Congress

Voters wary of Tea Party, Democrats, Republicans

Thousands of Tea Party activists gathered in Washington D.C., August 28, 2010.
Thousands of Tea Party activists gathered in Washington D.C., August 28, 2010. MCT

Voters don’t like the political establishment. Or the ones challenging it.

A Quinnipiac poll released Tuesday found “the Tea Party is out of favor,” but it also found little enthusiasm for the Republican or Democratic party.

The tea party, the grassroots conservative organization, was credited with helping Republicans gain control of the House of Representatives in 2010. Since then, it’s been less successful, and its major efforts to get tea party loyalists nominated for the Senate this year were generally unsuccessful.

Quinnipiac found 27 percent had favorable views of the movement, while 45 percent had unfavorable views. In November 2010 its favorability was 34 percent.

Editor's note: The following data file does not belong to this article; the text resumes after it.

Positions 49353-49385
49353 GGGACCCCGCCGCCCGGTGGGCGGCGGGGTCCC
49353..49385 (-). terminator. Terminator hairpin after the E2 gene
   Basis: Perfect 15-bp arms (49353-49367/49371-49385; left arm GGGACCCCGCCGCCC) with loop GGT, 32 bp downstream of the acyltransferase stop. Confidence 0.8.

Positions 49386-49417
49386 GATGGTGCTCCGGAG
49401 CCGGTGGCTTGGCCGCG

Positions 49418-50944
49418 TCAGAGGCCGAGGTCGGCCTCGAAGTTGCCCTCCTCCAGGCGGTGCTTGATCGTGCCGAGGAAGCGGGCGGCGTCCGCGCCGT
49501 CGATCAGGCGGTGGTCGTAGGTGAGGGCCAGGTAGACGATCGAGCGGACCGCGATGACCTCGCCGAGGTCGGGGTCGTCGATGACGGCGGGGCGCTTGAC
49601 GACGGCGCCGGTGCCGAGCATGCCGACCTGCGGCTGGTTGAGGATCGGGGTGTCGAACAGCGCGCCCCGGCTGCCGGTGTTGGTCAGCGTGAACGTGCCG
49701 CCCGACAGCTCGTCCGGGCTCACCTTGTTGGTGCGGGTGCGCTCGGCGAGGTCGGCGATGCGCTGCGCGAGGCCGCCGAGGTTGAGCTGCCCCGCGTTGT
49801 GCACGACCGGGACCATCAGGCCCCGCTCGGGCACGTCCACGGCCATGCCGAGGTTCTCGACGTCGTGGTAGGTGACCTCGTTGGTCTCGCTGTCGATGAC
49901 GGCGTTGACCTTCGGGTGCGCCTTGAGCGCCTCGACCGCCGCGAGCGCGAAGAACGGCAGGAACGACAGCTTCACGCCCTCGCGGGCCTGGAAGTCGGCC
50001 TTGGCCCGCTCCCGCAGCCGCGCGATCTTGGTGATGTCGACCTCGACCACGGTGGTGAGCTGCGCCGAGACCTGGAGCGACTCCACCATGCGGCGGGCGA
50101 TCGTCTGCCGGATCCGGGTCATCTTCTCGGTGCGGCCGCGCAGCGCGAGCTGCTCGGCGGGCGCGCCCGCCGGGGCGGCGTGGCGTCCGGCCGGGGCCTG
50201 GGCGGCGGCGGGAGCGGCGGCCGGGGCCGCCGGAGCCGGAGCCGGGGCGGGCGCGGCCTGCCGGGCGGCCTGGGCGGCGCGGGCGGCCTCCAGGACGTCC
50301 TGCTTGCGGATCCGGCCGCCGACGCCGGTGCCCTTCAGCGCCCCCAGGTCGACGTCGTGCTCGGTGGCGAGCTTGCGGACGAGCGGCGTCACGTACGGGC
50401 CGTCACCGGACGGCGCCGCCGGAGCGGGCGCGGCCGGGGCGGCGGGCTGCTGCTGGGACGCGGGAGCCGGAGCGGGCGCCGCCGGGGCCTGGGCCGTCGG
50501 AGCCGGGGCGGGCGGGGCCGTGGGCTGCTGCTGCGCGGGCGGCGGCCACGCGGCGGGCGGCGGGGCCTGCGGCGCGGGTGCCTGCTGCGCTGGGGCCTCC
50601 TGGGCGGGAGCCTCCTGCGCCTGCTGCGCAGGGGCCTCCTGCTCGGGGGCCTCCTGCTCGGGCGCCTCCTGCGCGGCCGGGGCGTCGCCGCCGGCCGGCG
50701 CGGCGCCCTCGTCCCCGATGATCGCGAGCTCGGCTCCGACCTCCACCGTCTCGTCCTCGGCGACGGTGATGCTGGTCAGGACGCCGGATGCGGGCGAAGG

The political parties, though, are also struggling. Democrats were seen favorably by 35 percent and unfavorably by 54 percent. The party hit a recent high of 55 percent after the 2008 election, when President Barack Obama was first elected to the White House.

Republicans this month were viewed positively by 38 percent and negatively by 49 percent.

Republicans did well in the Nov. 4 election, winning control of the Senate and rolling up their biggeest House majority since the late 1940s.

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